As they waited outside the financial aid office Tuesday for their names to be called, anticipation grew.
"They were gonna drop me by Friday because the bill was due Friday," said student Cheryl Johnson.
The line is long. The patience, short.
"Very angry," said student Rochelle Holloway.
Some, like Holloway, say they weren't told by the university until last Friday that there was a problem with their financial aid.
"If somebody misses something, you should tell them before time, not a week before," she said.
The university, though, says notices were sent out in early July to all students who had not properly completed all documentation related to their requests for scholarships, grants or loans.
"Of course they're gonna tell you that," said Holloway.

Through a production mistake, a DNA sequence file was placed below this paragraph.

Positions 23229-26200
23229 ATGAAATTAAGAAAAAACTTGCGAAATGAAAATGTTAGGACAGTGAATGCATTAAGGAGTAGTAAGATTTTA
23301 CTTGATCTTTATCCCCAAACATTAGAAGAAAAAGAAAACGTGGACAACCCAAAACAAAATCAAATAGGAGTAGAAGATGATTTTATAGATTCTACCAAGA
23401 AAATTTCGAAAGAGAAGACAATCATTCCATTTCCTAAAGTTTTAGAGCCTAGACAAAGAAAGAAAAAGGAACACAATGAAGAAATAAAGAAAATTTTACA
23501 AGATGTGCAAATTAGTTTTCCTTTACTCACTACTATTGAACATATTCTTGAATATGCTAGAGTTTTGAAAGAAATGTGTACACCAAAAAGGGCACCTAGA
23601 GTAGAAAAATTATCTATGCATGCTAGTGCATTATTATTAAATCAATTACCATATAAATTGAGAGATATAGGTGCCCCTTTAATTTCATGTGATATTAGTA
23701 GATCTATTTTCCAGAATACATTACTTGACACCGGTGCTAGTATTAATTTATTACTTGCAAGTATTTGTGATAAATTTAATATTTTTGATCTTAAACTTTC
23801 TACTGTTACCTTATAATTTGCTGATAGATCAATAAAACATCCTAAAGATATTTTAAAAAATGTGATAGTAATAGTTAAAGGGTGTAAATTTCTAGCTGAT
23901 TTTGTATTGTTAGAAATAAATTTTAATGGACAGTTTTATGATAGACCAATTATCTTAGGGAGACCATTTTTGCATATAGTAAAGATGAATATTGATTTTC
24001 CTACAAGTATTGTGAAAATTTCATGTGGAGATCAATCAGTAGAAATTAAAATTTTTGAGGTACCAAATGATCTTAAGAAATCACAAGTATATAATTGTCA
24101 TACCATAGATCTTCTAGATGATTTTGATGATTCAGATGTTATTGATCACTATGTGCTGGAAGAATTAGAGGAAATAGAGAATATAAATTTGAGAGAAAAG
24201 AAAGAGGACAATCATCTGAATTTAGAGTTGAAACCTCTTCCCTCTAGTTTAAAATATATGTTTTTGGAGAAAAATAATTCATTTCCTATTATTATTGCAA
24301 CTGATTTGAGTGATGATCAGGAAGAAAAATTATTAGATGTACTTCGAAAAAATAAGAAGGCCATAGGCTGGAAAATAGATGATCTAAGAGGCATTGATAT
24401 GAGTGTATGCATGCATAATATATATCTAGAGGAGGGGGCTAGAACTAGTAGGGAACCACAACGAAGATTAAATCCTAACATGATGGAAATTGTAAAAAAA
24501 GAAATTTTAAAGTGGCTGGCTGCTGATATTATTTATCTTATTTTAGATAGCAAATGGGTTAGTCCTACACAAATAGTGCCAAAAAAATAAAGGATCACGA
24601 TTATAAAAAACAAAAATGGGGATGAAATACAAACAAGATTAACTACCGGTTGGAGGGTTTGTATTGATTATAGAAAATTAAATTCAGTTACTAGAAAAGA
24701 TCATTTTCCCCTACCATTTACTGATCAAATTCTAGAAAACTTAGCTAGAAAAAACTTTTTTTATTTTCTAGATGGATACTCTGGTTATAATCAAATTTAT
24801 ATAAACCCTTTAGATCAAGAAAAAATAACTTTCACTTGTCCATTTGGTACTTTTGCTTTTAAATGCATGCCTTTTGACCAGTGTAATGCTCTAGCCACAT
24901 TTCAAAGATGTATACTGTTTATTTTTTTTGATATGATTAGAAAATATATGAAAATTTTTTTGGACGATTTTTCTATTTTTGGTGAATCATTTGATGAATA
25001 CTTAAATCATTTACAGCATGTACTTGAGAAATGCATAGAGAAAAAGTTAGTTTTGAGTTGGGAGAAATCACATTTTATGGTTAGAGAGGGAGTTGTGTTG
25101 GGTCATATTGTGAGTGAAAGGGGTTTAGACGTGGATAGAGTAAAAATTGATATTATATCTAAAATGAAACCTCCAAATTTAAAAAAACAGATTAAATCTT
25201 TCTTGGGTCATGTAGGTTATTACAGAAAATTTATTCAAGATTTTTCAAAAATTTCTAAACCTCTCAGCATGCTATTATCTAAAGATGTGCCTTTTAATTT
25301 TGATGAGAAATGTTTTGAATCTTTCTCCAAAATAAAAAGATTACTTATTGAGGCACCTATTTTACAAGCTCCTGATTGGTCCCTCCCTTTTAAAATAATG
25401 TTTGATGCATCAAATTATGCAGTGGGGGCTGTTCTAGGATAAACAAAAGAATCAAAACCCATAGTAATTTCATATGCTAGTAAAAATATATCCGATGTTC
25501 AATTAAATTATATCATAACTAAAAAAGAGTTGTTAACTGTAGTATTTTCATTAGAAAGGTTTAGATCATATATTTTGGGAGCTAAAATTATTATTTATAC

The school admits to some snafus with a new computer system in use. But it maintains that a portion of the problem is students not using online tools available to them showing current account balances.
"It's very straightforward," said Prairie View A&M Provost of Financial Aid Carlos Clark. "The information is there."
Administrators say it's really the same story every year, that it has done its part in notifying students by phone, email and even a physical letter, that students need to take care of outstanding balances for tuition and fees before Friday at 5pm.
Procrastination or just wanting to talk to a real person to find out if their financial aid is in place, as so often happened in years past, this year, won't cut it.
"If the student would use the resources they have in hand, they would be well informed," said Clark.
Still , Prairie View A&M says it'll help students get things squared away all the way up until the Friday 5pm deadline. The university says it doesn't want to drop any student, that they are simply following the law.